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Proper Gander: Branded Comedy

Proper Gander

Labelling a show as a ‘sitcom’ can make us assume that it’ll be throwaway or shallow, however watchable. But some of the most well-known situation comedies have said something interesting about society and how we cope with it. Perhaps the sitcom with the most ambitious ideas was The Fall And Rise Of Reginald Perrin (1976 – 1979, 1996). In each of its series it explored the alienation of being a middle-aged middle-manager, the hollowness of consumerism, communal living and a government takeover by senior citizens. Butterflies (1978 – 1983) followed a housewife feeling trapped in the role she’s been pushed into. Its author, Carla Lane, also penned the once-huge, now-forgotten Bread (1986 – 1991) about a family’s dodgy deals to find enough money. The same theme was the basis of the even more popular Only Fools And Horses (1981 – 2003). Yes Minister (1980 – 1984), Yes Prime Minister (1986 – 1988, 2013) and The Thick Of It (2005 – 2012) sent up the games played by politicians, civil servants and government advisers. Twenty Twelve (2011 – 2012) and W1A (2014 – 2015) satirised the corporate culture behind the London Olympics and BBC. Their mockumentary style was influenced by The Office (2001 – 2003), which had something to say about workplace hierarchies and dynamics, as did Getting On (reviewed in the December 2012 Socialist Standard). In this series, Jo Brand’s character, Kim, worked in a geriatric ward of a NHS hospital. She and the other nurses had to wade through the swamp of market forces and stifling procedures to care for their patients.

Getting On’s sequel, Going Forward (BBC4) revisits Kim when she’s working as a domiciliary carer visiting elderly people in their own homes. The fictional company she works for, Buccaneer 2000 (‘We care about your healthcare’), is on the shoddier end of the market, its clients often left waiting for carers that don’t turn up. When Buccaneer 2000 stops caring about your healthcare and abruptly closes its domiciliary division, Kim loses her job and already-unstable income because she’s on a ‘zero hours’ contract. The show doesn’t dwell on how this type of employment is even more vulnerable and unfulfilling than other kinds. Nor does it explore the other problems commonly facing carers, such as the impossible pressures to adequately change someone’s dressings, wash them, make food for them and perhaps even chat with them within a 15 minute appointment.

Instead, the programme’s emphasis is more on how money and the lack of it shapes the lives of its characters. Kim’s ageing mother has to move to a care home after suffering a stroke. Her bungalow is sold and its proceeds are split between Kim and her neurotic sister, Jackie, played by Helen Griffin. Several months later, Jackie has spent her share, and the sisters realise that they won’t be able to afford their mother’s care home charges. When her health deteriorates further, she crosses the threshold of qualifying for those charges to be funded through the state. The series ends with Kim accusing Jackie of being happy about their mother being more unwell because of its financial upside.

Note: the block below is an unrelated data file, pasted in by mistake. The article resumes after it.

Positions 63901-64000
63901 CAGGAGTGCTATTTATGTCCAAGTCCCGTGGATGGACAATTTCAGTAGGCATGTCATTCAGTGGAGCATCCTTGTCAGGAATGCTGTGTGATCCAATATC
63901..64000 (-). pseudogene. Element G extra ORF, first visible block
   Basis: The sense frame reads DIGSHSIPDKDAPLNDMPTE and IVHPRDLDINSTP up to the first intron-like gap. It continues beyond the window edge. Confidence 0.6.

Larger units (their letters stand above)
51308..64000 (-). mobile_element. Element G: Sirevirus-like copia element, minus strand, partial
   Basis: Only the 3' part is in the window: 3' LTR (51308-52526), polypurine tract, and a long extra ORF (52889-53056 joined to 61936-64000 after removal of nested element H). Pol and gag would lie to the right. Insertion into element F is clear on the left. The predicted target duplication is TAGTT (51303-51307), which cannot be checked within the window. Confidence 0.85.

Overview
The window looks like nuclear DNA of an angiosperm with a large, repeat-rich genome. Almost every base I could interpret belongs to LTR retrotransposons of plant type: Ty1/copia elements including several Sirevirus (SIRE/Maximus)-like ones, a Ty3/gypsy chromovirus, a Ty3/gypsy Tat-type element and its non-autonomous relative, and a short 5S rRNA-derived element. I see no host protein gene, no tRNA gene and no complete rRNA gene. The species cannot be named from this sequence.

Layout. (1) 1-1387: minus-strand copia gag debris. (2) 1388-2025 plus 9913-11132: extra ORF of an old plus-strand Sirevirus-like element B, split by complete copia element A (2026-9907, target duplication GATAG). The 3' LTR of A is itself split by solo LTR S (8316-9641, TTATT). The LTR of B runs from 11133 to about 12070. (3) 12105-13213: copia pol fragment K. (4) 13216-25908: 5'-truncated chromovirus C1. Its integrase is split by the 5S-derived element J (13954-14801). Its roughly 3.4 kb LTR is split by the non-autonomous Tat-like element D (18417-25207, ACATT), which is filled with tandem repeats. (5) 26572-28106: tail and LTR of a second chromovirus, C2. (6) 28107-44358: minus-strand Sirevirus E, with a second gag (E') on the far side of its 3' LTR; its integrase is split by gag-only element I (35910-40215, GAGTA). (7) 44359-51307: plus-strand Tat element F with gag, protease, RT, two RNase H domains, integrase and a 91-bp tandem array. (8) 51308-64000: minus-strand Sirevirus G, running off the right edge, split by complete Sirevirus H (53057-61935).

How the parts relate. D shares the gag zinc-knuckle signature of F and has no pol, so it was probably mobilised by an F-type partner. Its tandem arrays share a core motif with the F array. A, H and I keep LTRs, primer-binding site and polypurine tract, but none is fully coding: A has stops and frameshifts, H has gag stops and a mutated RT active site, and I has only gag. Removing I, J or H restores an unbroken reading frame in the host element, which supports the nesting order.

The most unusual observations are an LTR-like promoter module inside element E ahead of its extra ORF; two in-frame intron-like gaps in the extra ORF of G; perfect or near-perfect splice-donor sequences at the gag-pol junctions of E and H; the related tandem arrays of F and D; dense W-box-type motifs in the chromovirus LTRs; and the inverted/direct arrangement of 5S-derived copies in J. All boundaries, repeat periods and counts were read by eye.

This is one example among many in the show of how money wraps itself around our lives. As well as distracting the sisters from their mother’s wellbeing and pushing a wedge between them, money weighs heavily on the mind of Kim’s husband. Portrayed by Omid Djalili, Dave works as a chauffeur with an income considerably less than those he drives around. His wide-boy colleague Terry tries to steer him into taking a driving job in Iraq, arguing that the high wages justify any risks. They also talk about another driver who received a £100 tip and now runs his own business. Throughout, getting money is associated with getting kudos, security and comfort, even though it is the money system which puts these at risk. The same point was also made in Bread and Only Fools And Horses, but with a brashness completely different from Going Forward’s bittersweet, naturalistic style.

Despite Going Forward being billed as a sitcom and ‘dark comedy’, it’s more of a drama which uses wit to lighten up its otherwise grim themes. At times, it feels like a Mike Leigh play in the way they both find humour in otherwise sad or prosaic experiences, and with more emphasis on characterisation than plot. The characters in Going Forward are brought to life by a talented cast making the most of its intelligent, perceptive script. While its sister-series Getting On blatantly criticised the circumstances the NHS finds itself in, Going Forward’s focus is more subtle and personal – how capitalism’s rationing of resources affects how we care for and relate to other people. Unfortunately, the series only ran to three episodes, presumably due to a lack of budget rather than ideas.

MIKE FOSTER